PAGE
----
Consumption Inequality in Canada: Is the Gap Growing?

Much has been written about economic inequality in recent years. Most of the academic studies and news stories deal with income inequality. Income inequality, of course, looks at differences in “potential” living standards. Income, especially after-tax or disposable income, measures the capability of a family or individual to afford a particular standard of living—if they spend all of that income.

However, there is a case to be made that consumption inequality is at least as important and interesting as income inequality. Consumption better reflects people’s actual living standards because it represents, for the most part, the choices that people make about the goods that bring them enjoyment. Consumption is tied to income, of course, but not completely. People can expand their consumption choices by borrowing and they can consume less than their income by saving.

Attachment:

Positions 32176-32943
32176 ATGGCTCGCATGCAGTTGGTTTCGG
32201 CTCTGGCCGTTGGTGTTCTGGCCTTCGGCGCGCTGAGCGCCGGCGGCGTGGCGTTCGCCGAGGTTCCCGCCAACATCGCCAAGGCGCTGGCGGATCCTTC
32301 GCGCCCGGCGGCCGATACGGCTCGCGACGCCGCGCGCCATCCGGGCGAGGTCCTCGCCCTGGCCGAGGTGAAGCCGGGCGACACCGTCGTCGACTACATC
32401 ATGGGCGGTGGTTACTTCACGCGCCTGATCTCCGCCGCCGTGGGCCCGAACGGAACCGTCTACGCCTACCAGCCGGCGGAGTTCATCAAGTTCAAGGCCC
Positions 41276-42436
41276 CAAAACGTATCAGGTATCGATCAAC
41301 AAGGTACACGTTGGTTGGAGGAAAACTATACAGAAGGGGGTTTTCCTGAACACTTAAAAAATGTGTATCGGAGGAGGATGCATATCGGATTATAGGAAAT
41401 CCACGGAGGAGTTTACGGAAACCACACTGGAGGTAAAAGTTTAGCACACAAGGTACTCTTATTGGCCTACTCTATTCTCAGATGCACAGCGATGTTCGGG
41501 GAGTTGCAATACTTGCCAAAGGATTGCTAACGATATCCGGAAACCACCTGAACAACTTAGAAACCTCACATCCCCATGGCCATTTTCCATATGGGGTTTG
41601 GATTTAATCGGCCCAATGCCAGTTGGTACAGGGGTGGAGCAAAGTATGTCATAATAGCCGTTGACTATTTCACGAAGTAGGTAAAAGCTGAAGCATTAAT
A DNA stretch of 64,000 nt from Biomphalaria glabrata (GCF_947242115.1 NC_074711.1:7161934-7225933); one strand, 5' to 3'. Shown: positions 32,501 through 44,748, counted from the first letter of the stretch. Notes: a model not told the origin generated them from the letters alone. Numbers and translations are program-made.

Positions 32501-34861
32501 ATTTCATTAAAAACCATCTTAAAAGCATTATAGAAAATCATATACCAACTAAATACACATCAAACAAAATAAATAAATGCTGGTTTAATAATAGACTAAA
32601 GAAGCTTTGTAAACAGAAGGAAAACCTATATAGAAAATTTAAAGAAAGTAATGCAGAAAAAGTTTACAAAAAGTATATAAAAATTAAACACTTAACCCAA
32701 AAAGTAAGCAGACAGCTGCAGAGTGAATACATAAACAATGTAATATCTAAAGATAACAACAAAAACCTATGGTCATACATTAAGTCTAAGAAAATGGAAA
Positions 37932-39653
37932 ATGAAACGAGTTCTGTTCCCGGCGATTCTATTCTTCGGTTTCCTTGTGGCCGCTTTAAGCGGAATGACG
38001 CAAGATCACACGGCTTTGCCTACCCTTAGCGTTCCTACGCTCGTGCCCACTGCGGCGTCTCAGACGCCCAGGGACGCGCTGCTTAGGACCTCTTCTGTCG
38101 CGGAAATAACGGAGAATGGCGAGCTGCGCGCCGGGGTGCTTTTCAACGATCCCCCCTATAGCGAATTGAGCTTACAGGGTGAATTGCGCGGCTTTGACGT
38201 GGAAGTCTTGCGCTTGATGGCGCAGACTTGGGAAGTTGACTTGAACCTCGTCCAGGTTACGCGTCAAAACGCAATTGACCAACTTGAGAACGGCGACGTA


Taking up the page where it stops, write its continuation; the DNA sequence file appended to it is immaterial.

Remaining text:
This paper argues that, in many ways, consumption is a preferred indicator for the measurement of economic inequality. Examining the consumption inequality shows that while income inequality has increased modestly within Canada (by about 11 percent) over the 40 year period, consumption inequality is only 3 percent higher than it was in 1969

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